(Almost) The First Day of the Rest of Their Lives

Today is the day that our Year 12 students start their end of school exams for their Higher School Certificate (HSC). 2 years of learning, study, stressing and (hopefully) revising culminate in these exams, which are an understandable source of considerable stress for many students.

As tends to happen at this time of year every year, we as a society ask ourselves whether or not we are putting too much pressure on students in their HSC. Are we pushing them too hard and creating a perception that learning is all about passing high-stakes exams and getting into university? Or is it an appropriate amount of challenge and setting goals for future success?

Personally, I have a significant problem with our HSC system. Lately there have been stories in the local paper about cheating and students abusing ADHD medication to help them study. What kind of a messed-up system is this that students feel they have to resort to this in order to succeed? This seems to me to be a sickening symptom of a fairly rotten disease. I know that this sort of problem is far from unique, but if anything that confirms to me that things need to change.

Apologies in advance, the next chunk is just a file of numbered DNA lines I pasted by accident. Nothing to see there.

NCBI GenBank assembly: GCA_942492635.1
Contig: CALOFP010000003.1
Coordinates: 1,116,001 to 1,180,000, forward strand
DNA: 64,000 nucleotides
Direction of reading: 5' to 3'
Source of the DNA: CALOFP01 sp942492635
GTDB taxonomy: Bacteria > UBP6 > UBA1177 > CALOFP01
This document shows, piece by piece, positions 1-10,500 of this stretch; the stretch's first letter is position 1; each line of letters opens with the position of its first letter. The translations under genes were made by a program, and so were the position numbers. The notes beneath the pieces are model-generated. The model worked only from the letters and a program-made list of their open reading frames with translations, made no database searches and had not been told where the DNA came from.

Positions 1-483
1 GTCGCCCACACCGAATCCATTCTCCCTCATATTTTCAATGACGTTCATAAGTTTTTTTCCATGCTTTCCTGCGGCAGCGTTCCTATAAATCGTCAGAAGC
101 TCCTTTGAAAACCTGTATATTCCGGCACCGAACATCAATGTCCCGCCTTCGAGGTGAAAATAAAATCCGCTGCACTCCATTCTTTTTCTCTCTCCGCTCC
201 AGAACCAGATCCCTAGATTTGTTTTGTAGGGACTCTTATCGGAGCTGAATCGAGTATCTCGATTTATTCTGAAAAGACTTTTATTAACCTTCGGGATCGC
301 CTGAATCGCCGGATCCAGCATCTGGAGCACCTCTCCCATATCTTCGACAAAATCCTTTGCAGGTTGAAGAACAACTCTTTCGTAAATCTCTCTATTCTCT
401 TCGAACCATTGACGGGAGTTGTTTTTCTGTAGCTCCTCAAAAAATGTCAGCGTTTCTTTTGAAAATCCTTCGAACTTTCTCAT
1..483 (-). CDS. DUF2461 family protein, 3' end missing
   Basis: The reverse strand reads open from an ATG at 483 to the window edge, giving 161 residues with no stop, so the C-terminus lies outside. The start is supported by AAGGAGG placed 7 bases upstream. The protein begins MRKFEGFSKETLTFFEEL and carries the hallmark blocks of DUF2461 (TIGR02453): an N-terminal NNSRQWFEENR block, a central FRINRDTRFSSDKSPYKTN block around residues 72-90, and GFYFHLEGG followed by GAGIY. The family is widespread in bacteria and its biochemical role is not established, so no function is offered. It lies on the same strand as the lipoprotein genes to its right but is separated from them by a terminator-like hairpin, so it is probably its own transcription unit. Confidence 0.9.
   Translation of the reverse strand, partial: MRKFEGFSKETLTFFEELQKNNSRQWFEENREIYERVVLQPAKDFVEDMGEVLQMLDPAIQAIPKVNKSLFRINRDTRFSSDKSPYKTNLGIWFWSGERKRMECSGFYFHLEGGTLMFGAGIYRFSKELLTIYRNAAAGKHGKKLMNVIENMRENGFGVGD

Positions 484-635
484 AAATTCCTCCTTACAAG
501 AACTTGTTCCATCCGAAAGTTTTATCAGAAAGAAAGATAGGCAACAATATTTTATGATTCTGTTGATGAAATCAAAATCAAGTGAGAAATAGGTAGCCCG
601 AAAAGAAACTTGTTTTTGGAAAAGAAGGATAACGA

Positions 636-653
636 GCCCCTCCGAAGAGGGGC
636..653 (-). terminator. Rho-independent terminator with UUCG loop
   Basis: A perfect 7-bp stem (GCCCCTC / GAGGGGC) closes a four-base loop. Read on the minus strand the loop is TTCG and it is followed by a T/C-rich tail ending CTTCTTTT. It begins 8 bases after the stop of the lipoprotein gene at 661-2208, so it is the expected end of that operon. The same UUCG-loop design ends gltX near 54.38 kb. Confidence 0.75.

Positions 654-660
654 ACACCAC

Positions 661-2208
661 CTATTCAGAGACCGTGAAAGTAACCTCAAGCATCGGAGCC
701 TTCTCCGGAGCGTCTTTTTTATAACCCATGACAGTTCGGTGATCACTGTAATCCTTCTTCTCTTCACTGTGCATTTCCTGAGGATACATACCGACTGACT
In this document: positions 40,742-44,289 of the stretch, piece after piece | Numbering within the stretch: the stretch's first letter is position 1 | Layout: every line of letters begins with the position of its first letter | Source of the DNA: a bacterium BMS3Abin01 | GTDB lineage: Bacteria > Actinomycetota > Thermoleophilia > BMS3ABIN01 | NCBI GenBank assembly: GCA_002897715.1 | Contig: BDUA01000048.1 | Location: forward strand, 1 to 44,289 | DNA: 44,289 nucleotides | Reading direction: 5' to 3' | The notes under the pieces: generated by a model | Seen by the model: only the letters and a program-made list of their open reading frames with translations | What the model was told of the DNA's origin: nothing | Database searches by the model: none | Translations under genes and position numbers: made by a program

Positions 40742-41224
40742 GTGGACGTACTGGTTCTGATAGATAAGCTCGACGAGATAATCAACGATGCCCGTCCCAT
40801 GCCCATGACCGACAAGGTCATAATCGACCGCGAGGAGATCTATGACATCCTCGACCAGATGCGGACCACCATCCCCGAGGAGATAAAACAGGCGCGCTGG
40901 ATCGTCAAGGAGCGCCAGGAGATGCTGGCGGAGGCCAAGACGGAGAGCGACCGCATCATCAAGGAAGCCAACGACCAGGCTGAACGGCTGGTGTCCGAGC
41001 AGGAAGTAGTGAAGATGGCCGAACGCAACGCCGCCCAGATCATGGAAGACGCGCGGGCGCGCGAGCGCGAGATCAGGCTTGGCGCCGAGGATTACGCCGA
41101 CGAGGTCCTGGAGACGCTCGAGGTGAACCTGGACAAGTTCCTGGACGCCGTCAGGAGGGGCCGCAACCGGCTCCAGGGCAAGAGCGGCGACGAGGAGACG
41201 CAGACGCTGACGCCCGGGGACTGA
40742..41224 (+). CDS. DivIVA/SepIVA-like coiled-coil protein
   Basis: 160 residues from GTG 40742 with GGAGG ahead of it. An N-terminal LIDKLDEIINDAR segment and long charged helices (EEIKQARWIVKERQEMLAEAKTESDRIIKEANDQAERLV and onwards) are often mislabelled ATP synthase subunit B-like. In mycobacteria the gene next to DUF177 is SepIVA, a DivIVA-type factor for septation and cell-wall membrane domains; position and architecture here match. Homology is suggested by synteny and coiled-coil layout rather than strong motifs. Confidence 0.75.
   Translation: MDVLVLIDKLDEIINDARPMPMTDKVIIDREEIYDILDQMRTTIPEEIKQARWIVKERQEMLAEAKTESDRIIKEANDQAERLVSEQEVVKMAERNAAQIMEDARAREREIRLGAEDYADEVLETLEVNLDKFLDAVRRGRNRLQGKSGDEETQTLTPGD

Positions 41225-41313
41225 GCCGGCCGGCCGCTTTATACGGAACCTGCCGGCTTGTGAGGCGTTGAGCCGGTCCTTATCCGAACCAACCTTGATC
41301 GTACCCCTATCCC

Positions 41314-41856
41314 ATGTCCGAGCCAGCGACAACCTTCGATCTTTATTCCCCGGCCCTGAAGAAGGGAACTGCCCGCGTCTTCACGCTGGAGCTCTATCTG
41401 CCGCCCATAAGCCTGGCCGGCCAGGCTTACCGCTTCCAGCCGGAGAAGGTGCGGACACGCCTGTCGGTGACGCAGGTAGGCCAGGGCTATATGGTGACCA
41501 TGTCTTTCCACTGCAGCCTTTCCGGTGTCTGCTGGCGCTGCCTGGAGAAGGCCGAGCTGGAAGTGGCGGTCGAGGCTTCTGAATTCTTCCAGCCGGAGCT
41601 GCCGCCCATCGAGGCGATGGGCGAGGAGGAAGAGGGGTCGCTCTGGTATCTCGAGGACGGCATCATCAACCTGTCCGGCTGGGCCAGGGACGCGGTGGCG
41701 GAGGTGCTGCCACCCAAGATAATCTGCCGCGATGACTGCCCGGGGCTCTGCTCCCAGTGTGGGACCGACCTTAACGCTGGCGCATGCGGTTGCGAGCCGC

There has been a slow but strong push towards more student-centred learning in our classrooms. To me it is jarring to go from (ideally) student-directed inquiry learning in junior science to drill-and-kill, syllabus dot point-led learning. If it’s not in the syllabus, too bad – we don’t have time and we need to prepare them for the exams/assessment task/whatever. I know we don’t actually have unlimited time to go every which way and to learn everything we might be interested in. But to have to fundamentally change our way of thinking and our approach to learning from the very end of Year 10 to the beginning of Year 11 seems like lunacy to me, never mind having to rank students as well! To quote the Bard, surely something is rotten in the state of Denmark?

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